Editor’s Note: The image below was provided by an SGA-supported church in Poland.
Below is a testimony received from an SGA-supported church in Poland. What Ukrainians have endured is incredible and the safe haven continues to be God’s church!
Karina is a 21-year-old student from Ukraine . . .
Before the war, Karina’s family: her dad, mom and her brother lived in [one Ukrainian city], and Karina lived and worked in [a different Ukrainian city]. As soon as she learned about the war broken out, she went to her family . . . because she was worried about them and wanted to be near.
Karina shared that for the first three weeks, it was calm in their town. She and her family lived in a private house and never even went down to the shelter, which they had prepared just in case of bombing. Every day they went out into the yard to work in their garden. On March 20, in the afternoon, as usual, Karina was working outdoors and heard a sound of a rocket flying, and then an explosion of the missile that was downed by the Ukrainian military. After 2 hours, the Ukrainian military shot down another missile in the sky over the town. Yuri, Karina’s dad, was at his job at the railway station and in a distance of 1,600 yards from him, a shell exploded. The explosion was so intense that everything around him was shaking and shattering. In some 1.5 weeks, [their city] was shelled again.
Karina recalls with a trembling voice:
“My mother and I were at home at that time. Suddenly we heard a sound of a strong explosion like a block away from us. At that very moment, my mom was in the corridor, which was the safest place, and where we were going to hide during the shelling. I was in another room, and my dad was working outside in the yard. When a strong explosion took place, we did not know whether our house was intact. Everything happened just in a blink of an eye. Mom and I ran out into the yard to see how Dad was doing. Thank God, he survived, but he sustained a concussion. We also saw that our house did not suffer, while windows in the neighboring house had shattered. Then we heard that the house of our friends, who lived three houses from the explosion, had been destroyed – the roofing, the doors and windows in the house were damaged. Fortunately, the owner of this house herself and her children were not at home at that time, and that saved their life!”After the shelling, Karina and her family also learned that the roofs had been broken in all the neighboring houses, and, a rocket exploded in the courtyard of one non-residential building.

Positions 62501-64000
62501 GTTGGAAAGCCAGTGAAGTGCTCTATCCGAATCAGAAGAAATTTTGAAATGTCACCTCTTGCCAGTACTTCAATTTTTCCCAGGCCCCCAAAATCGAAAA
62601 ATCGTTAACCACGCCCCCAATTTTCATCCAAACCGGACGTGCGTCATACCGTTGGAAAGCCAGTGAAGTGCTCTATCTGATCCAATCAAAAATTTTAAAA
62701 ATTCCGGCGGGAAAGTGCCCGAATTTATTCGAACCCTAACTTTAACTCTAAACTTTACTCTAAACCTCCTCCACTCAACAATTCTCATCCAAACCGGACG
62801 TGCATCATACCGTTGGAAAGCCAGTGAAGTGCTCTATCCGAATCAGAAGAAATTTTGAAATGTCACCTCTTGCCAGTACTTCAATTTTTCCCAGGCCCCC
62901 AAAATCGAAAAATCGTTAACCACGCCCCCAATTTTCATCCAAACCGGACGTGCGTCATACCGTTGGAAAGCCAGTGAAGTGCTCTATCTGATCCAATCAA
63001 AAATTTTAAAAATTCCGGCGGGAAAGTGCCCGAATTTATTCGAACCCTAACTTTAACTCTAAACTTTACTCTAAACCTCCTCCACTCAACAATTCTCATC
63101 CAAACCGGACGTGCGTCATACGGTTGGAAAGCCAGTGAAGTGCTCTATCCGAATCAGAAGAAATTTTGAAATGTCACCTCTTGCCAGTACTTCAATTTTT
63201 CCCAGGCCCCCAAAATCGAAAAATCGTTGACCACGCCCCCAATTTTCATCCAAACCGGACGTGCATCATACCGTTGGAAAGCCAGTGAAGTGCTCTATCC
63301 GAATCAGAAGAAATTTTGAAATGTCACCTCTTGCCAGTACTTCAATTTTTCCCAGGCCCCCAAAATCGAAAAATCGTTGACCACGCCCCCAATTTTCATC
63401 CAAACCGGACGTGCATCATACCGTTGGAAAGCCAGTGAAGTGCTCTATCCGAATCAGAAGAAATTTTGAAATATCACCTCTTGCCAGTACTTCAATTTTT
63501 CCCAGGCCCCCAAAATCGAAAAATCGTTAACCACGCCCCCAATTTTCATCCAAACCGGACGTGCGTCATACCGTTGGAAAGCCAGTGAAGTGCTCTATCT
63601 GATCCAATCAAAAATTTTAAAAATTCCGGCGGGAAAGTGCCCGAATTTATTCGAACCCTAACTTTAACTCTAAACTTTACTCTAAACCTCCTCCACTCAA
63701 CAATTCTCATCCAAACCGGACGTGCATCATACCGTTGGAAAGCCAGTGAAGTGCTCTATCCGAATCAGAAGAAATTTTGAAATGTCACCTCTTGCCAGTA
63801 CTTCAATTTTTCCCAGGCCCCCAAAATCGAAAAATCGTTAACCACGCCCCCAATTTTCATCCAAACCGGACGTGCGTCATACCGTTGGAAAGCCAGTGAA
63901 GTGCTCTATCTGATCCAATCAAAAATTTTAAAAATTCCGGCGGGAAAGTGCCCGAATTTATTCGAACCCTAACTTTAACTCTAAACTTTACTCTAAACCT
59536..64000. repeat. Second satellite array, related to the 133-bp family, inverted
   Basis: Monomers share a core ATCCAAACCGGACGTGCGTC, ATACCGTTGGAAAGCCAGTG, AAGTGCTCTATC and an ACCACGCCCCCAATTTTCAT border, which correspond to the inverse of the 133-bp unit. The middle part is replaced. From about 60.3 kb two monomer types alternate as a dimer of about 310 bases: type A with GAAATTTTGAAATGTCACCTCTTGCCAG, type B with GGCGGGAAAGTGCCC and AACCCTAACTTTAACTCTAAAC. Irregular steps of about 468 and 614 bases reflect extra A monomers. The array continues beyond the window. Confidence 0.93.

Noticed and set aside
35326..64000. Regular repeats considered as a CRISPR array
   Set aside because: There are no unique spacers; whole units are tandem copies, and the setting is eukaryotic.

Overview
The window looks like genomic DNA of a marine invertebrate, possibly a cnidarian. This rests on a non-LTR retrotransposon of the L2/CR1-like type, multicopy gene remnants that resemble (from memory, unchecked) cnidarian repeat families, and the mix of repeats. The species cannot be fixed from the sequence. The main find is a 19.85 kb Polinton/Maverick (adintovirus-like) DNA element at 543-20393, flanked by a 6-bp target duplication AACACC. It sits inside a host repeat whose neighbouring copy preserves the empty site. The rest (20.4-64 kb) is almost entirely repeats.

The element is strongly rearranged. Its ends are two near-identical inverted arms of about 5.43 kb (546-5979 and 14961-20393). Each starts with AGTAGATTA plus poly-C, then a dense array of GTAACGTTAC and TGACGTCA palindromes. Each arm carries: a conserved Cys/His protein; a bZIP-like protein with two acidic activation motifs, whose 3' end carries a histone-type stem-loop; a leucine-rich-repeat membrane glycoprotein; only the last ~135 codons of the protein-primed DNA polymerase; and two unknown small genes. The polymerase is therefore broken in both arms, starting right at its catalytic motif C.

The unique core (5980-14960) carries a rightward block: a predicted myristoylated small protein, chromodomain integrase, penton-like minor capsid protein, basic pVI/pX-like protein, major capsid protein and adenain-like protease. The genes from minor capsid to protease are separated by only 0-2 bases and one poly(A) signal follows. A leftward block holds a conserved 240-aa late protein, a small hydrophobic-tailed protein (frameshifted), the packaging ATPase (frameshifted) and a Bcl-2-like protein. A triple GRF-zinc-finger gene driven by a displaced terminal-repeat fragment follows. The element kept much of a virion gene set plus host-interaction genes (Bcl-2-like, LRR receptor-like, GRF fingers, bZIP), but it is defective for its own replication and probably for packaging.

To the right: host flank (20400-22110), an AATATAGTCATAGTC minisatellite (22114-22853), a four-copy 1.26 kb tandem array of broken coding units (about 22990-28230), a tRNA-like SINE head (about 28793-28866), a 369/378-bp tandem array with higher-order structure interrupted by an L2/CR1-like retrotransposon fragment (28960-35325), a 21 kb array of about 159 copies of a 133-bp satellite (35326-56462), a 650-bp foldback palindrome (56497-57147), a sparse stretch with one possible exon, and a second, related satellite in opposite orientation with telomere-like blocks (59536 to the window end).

Karina noted that that during that heavy shelling, a house of the man who had previously spoken out aggressively against Ukraine and supported [the opposition] suffered the most. As the shell hit the ground, the man was inside the house and slept. He was hurt with shrapnel and injured his hand; the house was severely damaged, and a powerful blast wave passed through the neighboring houses.
Karina said that after the attacks, she and her mother experienced a rise in blood pressure, and after that day, she would shake at every loud sound. “It was very scary, and even creepy, my hands began to tremble,” Karina recalls with tears.
Karina’s parents wanted her to flee abroad, while they decided to stay in [their city], as her dad continued to work despite the danger. Karina shared how God saved her father’s life during one of the shellings, “Dad went to the office of the company to collect some papers to [a Ukrinian city]. At that time, an intense explosion took place, when he was in the train. The windows shattered but everybody survived, and my dad, as well. It is the grace of God that he safely returned to [our city].”
From the beginning of the war in [their city], shops were open only until 2 p.m., and there was lack of food. There were power and water cuts, but the utilities worked very well and the town repaired the breakdowns quickly. There were also frequent internet disruptions, but Karina said that she could still study and do the tests online at the [university] where she studied. Yet, it was too dangerous to stay in [their city]. The shelling continued, and Karina’s parents insisted that she should leave the town as soon as possible.
On April 10, Karina decided to follow her parents’ advice and evacuated from [her city to another city in Ukraine] to her friend Marina. On April 15, they went together to Poland, after their friend Nikolai invited them to come. He is a believer from [an SGA-supported church]. On April 17, Nikolai met the girls and helped them settle in the church with other Ukrainian refugees. Karina and Marina were very happy, as they were well received by the church. Once there, the girls were able to study Polish at the church taught by Christian volunteers. They are also able to fellowship with the Christian youth of [the church].
In a time of great uncertainty, God is bringing help, healing, and hope to the people of Ukraine through SGA-supported pastors, churches, a seminary, and SGA-sponsored Compassion Ministry. Be a part of God’s incredible work with your generosity and prayer support.
Your gift of compassion helps struggling people with emergency aid that generally includes Scripture materials, food, medicine, warm clothing, and shoes.